Emmy Pedigree: With this year’s nomination, Baranski hits double-digits: it’s her 10th overall and third in succession for her role as Diane Lockhart on Good Wife. Her first four came in comedy supporting for her work in Cybill opposite Cybill Shepherd 1995-98. She’s won only once, on her first try in ’95. There have also been guest actress nominations for performances on Frasier (1999) and The Big Bang Theory (2009-10). Baranski has had better luck at the SAG Awards, winning three of those: in ’96 for Cybill, in ’97 for the comedy feature The Birdcage, and in ’03 for the Oscar-winning
What We Say: You can never completely rule out Baranski for any award she’s competing to win, particularly with the way her character on the series has grown and come into her own this past season. That said, she’s pitted against too many all-stars.
Emmy Pedigree: It’s the British-born Froggatt’s first Emmy nom for her role as the reserved head housemaid Anna, married to the valet Bates.
What We Say: The nomination for Froggatt surely was deserved. However, it’s tough to imagine a scenario where she could beat out the far better-known and charismatic Maggie Smith for the big prize here. Froggatt won’t.
Emmy Pedigree: As hard as it is to believe, this is Gunn’s first Emmy nomination after all of her years starring first on Deadwood and now on Breaking Bad. She previously chalked up a SAG cast nom for Deadwood in 2007 and Bad this year.
What We Say: No woman on television is delivering more riveting or consistent work than Gunn, but it’s true that she is a mite overshadowed by the greatness of the Breaking Bad men. Barring an unlikely Bad sweep, the nomination will have to be enough this time.
Emmy Pedigree: Hendricks is up for the third consecutive years as the complex Joan Holloway Harris, having also earned SAG ensemble wins in 2009 and ’10.
What We Say: It’s often said that what matters most when determining performing Emmys isn’t the season’s body of work but the single episode being considered. With that in mind, Hendricks suddenly looks like at least a cofavorite with Maggie Smith. If a Mad Men performer is ever going to win, this looks to be it.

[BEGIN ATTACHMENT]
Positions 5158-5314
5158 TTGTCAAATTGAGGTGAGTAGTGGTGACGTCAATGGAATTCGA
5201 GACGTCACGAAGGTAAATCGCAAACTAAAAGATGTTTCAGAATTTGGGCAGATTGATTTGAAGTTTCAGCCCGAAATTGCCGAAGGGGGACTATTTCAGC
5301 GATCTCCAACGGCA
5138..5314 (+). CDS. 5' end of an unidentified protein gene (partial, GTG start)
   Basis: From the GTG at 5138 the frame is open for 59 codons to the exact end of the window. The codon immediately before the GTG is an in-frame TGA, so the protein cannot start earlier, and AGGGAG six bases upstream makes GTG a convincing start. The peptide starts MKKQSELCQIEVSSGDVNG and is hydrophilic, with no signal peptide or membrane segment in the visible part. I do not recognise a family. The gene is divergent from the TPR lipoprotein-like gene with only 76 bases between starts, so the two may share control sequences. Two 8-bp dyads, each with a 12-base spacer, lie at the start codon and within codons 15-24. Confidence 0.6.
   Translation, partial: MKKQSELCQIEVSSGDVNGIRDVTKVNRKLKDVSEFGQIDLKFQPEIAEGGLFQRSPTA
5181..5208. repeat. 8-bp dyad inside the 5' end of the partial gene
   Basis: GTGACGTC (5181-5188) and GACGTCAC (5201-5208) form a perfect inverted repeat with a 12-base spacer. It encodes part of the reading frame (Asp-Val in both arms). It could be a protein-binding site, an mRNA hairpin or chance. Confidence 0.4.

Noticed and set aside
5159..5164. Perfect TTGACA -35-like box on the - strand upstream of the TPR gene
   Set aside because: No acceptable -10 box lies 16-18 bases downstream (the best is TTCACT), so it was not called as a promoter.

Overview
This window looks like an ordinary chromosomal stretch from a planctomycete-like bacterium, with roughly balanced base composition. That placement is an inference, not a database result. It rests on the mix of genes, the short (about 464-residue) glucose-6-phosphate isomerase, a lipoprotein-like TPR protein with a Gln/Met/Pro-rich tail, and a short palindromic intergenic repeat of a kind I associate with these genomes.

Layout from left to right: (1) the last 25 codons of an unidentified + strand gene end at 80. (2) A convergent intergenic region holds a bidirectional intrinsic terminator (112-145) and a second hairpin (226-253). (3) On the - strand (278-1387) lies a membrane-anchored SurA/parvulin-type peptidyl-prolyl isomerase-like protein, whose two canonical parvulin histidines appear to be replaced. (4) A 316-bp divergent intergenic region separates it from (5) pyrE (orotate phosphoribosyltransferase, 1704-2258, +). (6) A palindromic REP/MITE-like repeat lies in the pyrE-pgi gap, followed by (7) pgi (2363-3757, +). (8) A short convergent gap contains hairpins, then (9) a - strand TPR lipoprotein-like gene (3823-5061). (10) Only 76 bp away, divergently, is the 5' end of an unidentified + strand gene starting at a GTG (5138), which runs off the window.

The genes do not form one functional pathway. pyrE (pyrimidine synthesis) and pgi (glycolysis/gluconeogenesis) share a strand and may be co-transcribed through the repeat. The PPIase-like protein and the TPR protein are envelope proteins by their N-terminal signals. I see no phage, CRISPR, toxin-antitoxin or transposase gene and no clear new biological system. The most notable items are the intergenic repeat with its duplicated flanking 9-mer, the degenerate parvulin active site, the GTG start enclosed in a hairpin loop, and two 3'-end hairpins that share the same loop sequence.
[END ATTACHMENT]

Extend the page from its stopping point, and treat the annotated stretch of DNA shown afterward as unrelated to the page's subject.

Emmy Pedigree: This is her third straight nomination for her work as the mysterious, bisexual investigator Kalinda Sharma on Good Wife. Her win in the category two years ago in her first year of eligibility seemed to shock pretty much everyone. It gives hope to all of the other longshots on this year’s Emmy list. Panjabi has also earned SAG Award nominations as part of the Good Wife cast the past three years.
What We Say: While Panjabi already has won here before, the competition this year from both Maggie Smith and Christina Hendricks makes repeating extremely remote. Of course, with the TV Academy you just never know. They’ve surprised us before.
Emmy Pedigree: Heck, this lady has an Oscar pedigree, and a mighty impressive one: six nominations and a pair of wins (in 1970 as lead actress for The Prime of Miss Jean Brodie and in 1979 in supporting for California Suite). It happens that she has something of an identical record with the Emmys: six nominations, two wins. The first triumph came in 2003 as lead actress in a movie/miniseries for the HBO telefilm My House in Umbria. The second came last year as supporting actress in a movie/mini for playing the Dowager Countess in Downton Abbey. It’s rare, if not unprecedented, for a performer to win for the same role but in different categories. And no one would be at all surprised if she pulls it off.
What We Say: A compelling case can be made for giving another Emmy to Smith, and her chances remain roughly 50/50. But this feels like a year, and a category, for a Mad Men performer finally to break through.